In late June, I took my girls camping with our friend Molly, who was visiting from Australia. Our fellow campers at Staircase were overall a rough and tumble crew, except for a tidy hipster contingent. This cadre ran an orderly campsite of floaties, french presses, and frisbees, all in meticulous states of categorization. They played sprightly games of badminton, thumbs peeking from their Arcteryx, while I yawned and lost myself in a spinetingling mystery novel, and the girls played with matches. We hadn’t brought proper firewood, so I listened to a chorus of “It’s burning!” ”It’s going out!” “It’s burning!””It’s going out!” as they flogged a fire out of gathered sticks. It’s good for children to shift for themselves sometimes; not all parents can be eternally cheerful and well-coiffed, ready at all times to let their faces go numb blowing up yet another floatie. Okay, they probably had a solar-powered pump.
Normally, I would have sought out a book more fitting to the setting, like my old faithful A Walk in the Woods, by Bill Bryson. But he recounts so many tales of people getting mauled by bears, and I didn’t want to be up all night, convulsing at the slightest leaf quiver. I mean, I do that all night, every night, but usually there is a slightly thicker membrane between me and peril than a stuck tent zipper.
In the course of one of our little hikes, I lost a button from my shorts and Molly’s eagle eye served us well, ferreting it out where it lay on the dusty trail. My shorts’ decision to jettison this button had nothing to do with the carbovore camping diet we were enjoying. And even if it did, nothing could get me down. Not midsection bloat, or an overabundance of clouds on the first day, not the hipsters’ kids, (despite, or perhaps because of, access to state of the art camping gear/parents, they were absolute turds) and not my hips, which after a night on the ground felt like forest creatures had been pummeling them with my hiking poles. I was impervious to every insult and injury, because this was my first trip with Big Red.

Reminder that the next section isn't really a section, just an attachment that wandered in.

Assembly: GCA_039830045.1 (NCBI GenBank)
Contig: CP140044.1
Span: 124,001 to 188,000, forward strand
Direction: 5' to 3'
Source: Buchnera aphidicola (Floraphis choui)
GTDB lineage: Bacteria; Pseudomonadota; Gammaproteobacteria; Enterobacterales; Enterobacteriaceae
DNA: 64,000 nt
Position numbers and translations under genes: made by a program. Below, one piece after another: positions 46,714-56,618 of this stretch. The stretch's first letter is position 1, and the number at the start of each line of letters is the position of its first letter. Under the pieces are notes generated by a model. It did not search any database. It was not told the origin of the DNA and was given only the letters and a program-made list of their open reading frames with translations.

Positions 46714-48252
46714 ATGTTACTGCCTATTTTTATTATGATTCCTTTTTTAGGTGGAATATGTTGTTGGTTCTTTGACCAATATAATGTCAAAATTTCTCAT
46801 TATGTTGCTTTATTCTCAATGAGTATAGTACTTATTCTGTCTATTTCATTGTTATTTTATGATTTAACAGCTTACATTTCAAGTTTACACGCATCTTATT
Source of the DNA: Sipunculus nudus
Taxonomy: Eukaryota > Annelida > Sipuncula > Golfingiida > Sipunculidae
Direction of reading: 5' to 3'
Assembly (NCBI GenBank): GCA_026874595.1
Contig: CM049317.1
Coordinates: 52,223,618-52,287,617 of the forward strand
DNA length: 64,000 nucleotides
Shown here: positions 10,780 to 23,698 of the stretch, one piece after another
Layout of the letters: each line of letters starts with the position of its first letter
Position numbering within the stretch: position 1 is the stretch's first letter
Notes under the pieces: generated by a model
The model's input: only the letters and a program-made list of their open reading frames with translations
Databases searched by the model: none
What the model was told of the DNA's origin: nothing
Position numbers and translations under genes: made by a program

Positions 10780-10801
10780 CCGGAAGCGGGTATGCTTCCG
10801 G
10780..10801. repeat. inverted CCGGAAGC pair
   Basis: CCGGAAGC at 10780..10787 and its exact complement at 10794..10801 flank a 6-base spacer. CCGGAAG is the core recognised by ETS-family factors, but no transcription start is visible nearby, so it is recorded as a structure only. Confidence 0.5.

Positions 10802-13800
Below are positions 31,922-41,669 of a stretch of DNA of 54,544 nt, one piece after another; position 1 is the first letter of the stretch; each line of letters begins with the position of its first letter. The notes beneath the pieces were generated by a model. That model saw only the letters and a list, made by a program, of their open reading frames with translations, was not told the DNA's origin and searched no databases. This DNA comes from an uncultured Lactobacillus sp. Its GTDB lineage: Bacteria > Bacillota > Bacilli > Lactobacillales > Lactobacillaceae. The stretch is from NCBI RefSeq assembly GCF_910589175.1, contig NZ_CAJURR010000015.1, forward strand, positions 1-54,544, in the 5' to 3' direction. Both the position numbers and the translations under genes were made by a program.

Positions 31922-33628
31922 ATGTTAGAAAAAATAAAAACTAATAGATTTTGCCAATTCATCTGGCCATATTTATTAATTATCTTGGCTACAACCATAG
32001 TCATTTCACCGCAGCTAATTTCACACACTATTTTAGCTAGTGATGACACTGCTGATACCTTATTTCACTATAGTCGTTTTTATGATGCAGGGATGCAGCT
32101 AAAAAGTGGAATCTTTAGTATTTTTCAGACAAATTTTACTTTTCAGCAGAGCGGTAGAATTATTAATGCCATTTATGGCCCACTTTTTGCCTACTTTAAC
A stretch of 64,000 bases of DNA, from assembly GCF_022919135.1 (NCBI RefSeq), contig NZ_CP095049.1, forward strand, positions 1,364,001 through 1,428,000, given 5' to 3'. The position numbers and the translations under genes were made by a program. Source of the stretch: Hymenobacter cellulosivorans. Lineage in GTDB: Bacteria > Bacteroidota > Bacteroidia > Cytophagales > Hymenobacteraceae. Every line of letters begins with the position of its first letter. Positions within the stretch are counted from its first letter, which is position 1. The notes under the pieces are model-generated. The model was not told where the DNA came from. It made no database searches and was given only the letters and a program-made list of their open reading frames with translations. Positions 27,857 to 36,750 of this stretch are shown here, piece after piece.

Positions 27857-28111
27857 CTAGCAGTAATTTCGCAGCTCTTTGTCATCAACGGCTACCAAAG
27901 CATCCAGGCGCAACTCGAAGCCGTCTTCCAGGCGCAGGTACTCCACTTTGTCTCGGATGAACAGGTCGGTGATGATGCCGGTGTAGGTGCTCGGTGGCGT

I speak not of myself, who has been called Big Red a time or two. Nor do I speak of my namesake gum; I am referring to my new Teton Camp Chef stove in all it’s shiny metallic glory. It will never look this good again (nor will I, after sleeping on the ground).
What did I cook on it? Who cares? It doesn’t matter. The point is, I love it, and in spite of it being as low tech as it gets, I felt sassily competent using it. Like if all else failed, I could always make something for my family, as long as I brought enough propane – and I actually did! Recently, my sister-in-law used her stove on a road trip back to Washington, whipping up her (in)famous Quesadillas ala Bathroom, in offputting proximity to the toilet in a “rustic cabin.” It was 95 degrees, and there was no air conditioning, so cooking anything for her children was a little act of motherly love.
And that may be why I love stoves: fancy ones with extra burners in other people’s well-appointed kitchens, the wood stove I used to make us dinner and dessert once during a blackout, and humble camp stoves employed while swatting mosquitoes. Looking at them makes me think of all the meals cooked on their surfaces – some delectable, some just fair, some inedible. But hopefully all with some affection in them, some desire to please people we care for, or at least fill them up, so they go to sleep and we can behold their soft, and above all, silent, faces in repose, cozily tucked up in their sleeping bags. Kumbaya, Eaters.
Happy camping, happy cooking,